Watching nature take its course, from the top of a hill in northern England

Signs of Life


Are there any out there? Spring is slow on the uptake.

18 Trees-2

The light is right for spring, but the landscape is still trapped in a freeze dry pallor. For the last 10 days or so, we’ve been sat under a band of high pressure and whilst the days been bright they’ve not been warm and the nights have been subzero, with the local reservoir icing over each night.

The birds seem keen to crack on with spring, this crow was strutting his stuff and I’ve sighted the first of the lapwings. But is there enough food to be raising chicks yet?


In the UK it has been the coldest winter for 31 years and you can tell, looking around, our world doesn’t normally look like this in March.

Track 1-2

I can’t help but wonder if spring, with a nudge in the ribs from a warm day or two, is going to explode upon us. I do hope so*.


Spud has taken leave of his blog duties, as I write he is leaping around in his favourite bush, chasing a plastic bottle that he’s ‘liberated’ from the recycling bin.

* It rained today, it seems ages since we had rain, its been snow or nothing for weeks, if not months.


Author: uphilldowndale

Watching the rhythm of rural life, from the top of a hill in northern England. Having spent most of my life avoiding writing, I now need to do it! I am no domestic goddess, but if I were expecting visitors to my home, I would whisk round with the duster and plump up the cushions and generally make the place look presentable. I hope that by putting my words where others may see them it will encourage me to ‘tidy up and push the Hoover around’ my writing. On the other hand I may just be adding to the compost heap. Only time will tell! Pull up a chair, sit yourself down, I’ll put the kettle on.

11 thoughts on “Signs of Life

  1. Poor lambs, you have our complete sympathy. That is pretty much exactly how our part of the world does look in March–except that we generally have a bit more snow, and there’s usually quite a lot of mud . . . so we know what it’s like to want spring and get . . . Mud Season! The Dreadful Dismals!

    Still, these are lovely photos. There’s something tender about the cold, dry landscapes of early spring.

  2. Freeze dried, maybe, but still beautiful

  3. I got unbearably excited when I noticed the crocuses had come out in my garden. Yesterday, the sun finally felt it had a sliver (just a sliver) of warmth in it. It’s been a very long, cold winter, right enough.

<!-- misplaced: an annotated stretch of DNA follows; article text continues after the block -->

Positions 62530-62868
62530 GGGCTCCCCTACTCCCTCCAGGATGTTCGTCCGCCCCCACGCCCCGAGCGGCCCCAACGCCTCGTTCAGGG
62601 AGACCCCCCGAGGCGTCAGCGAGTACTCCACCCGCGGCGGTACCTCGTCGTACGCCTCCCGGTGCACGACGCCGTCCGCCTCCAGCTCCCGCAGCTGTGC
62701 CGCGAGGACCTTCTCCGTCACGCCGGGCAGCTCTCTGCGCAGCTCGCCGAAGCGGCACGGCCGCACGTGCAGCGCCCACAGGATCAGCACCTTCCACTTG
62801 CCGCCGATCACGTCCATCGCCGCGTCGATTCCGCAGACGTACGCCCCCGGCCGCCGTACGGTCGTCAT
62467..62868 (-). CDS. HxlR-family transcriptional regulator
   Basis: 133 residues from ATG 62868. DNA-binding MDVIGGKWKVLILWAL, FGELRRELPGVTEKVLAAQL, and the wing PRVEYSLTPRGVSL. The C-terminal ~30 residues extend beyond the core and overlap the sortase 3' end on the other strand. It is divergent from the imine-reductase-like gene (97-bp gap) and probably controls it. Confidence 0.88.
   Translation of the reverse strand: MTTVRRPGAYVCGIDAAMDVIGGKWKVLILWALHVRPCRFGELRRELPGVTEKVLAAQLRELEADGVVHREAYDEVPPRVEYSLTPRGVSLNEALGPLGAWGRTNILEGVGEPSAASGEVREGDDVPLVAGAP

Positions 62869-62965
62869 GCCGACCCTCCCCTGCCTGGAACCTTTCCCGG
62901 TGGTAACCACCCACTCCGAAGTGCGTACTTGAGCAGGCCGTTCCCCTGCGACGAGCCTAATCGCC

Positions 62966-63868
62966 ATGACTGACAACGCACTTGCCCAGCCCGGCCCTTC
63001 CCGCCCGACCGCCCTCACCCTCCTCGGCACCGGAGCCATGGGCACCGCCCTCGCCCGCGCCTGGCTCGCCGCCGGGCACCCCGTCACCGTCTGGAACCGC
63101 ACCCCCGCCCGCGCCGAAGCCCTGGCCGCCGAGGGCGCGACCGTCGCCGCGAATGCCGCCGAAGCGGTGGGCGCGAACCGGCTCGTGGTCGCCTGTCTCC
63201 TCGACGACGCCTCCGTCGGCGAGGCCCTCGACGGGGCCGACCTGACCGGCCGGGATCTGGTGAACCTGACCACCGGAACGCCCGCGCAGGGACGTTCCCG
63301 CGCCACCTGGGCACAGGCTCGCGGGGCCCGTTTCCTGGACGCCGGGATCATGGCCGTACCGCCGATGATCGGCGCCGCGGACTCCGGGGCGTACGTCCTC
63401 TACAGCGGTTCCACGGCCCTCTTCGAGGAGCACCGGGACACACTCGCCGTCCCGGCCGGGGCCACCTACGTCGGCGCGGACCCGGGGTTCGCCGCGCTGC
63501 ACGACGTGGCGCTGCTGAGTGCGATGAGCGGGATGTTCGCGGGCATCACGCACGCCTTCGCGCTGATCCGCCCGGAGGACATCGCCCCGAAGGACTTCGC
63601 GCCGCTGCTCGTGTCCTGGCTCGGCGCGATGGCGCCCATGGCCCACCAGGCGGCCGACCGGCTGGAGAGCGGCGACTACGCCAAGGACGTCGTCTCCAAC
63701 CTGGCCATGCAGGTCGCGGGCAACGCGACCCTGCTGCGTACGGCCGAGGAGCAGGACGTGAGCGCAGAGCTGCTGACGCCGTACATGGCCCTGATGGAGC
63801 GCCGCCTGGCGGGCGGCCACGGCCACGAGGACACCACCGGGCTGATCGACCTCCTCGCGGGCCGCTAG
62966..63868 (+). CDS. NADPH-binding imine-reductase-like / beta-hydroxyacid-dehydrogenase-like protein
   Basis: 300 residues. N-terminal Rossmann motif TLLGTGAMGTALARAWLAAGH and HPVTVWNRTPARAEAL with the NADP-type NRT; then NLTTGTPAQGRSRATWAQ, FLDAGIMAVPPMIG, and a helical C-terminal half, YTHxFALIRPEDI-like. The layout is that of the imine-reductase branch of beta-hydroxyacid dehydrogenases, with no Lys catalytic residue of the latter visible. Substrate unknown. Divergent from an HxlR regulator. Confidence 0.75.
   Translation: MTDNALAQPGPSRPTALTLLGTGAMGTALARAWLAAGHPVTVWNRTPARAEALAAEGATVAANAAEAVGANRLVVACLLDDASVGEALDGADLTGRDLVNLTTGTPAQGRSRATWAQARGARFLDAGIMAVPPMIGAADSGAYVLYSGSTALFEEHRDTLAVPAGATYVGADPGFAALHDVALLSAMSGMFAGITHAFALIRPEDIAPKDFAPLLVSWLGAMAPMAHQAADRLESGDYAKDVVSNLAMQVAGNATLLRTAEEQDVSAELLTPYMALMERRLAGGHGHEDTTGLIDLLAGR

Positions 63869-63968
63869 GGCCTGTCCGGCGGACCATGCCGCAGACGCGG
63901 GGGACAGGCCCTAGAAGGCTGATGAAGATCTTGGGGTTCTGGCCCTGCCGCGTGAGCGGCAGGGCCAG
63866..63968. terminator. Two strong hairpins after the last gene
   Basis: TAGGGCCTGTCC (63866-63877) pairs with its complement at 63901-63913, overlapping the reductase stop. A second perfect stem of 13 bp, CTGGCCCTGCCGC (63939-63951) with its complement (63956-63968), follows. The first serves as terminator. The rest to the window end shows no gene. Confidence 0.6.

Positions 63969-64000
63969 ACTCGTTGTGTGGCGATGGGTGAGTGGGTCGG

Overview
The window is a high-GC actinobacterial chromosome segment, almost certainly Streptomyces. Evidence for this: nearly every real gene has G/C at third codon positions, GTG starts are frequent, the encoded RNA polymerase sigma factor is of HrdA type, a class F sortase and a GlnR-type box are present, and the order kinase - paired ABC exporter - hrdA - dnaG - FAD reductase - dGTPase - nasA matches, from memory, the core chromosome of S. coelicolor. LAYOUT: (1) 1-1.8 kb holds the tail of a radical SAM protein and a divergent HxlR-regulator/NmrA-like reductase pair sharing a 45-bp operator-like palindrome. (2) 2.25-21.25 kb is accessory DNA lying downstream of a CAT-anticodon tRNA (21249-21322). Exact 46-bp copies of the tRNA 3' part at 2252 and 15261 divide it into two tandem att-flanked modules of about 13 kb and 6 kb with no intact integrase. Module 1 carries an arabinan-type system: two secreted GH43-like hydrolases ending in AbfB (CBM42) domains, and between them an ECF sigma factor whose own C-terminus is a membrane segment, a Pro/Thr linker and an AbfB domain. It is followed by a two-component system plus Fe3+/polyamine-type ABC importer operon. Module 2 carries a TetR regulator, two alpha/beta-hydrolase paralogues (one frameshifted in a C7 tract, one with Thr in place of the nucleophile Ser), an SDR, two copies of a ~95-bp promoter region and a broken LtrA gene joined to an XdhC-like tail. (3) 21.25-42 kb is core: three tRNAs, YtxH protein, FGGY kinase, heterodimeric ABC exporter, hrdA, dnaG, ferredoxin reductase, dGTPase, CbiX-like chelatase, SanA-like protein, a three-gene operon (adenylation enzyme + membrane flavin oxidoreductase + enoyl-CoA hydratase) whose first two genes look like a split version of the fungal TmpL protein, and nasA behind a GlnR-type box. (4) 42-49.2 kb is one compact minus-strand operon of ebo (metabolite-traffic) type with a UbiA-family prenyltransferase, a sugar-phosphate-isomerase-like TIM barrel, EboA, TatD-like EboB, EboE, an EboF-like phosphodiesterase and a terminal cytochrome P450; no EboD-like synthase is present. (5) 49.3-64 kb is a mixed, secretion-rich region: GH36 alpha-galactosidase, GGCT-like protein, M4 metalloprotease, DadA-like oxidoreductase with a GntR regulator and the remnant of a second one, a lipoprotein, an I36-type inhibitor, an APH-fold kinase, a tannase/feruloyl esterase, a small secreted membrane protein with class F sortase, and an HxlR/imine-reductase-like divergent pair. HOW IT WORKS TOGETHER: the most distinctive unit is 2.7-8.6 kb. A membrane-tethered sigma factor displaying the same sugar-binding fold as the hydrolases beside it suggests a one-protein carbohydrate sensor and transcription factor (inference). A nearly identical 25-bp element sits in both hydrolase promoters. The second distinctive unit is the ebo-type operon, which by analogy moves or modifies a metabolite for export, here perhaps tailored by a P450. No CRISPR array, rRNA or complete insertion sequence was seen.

4. We’ve had the same weather, it’s beginning to freak me out! I think things are stirring, but under that thatch of dead grass, so we won’t see it for a while. And the trees are beginning to take on a haze of colour, not leaves yet, but definitely buds.

  5. it is freezing cold here too – the wind chill makes it feel siberian. bonzo’s field is on a very exposed windy hill and i have windburn on my face the whole time. brrr!

  6. I just loved the photos, but was disappointed to see the snow still in the dyke.

    Old saying, whilst in dykes and ditches the last throw is not over.

    Hope it is wrong this time. As at long last my tiny little irises have made it into bloom.

  7. There are lots of signs here so I guess that it won’t be long for you as well!
    I was watching the female blackbird gathering nest material this morning. xx

  8. Your hills are still beautiful. My crocuses and tulips are up, the snow has melted and there is hope of spring somewhere.

  9. You’re right about the rain. I moved half a dozen shrubs/fruit bushes two weeks ago, thinking spring was on its way. And it hasn’t rained since. I’ve been out watering, in March. A bit weird, I think. I’m unusually on top of my garden this year. So all I have to do is sit back and wait for things to start happening. I’m getting a bit impatient now though. But the suspense makes it more exciting too. This plant, did it survive the winter or not? I think there are going to be several casualties.

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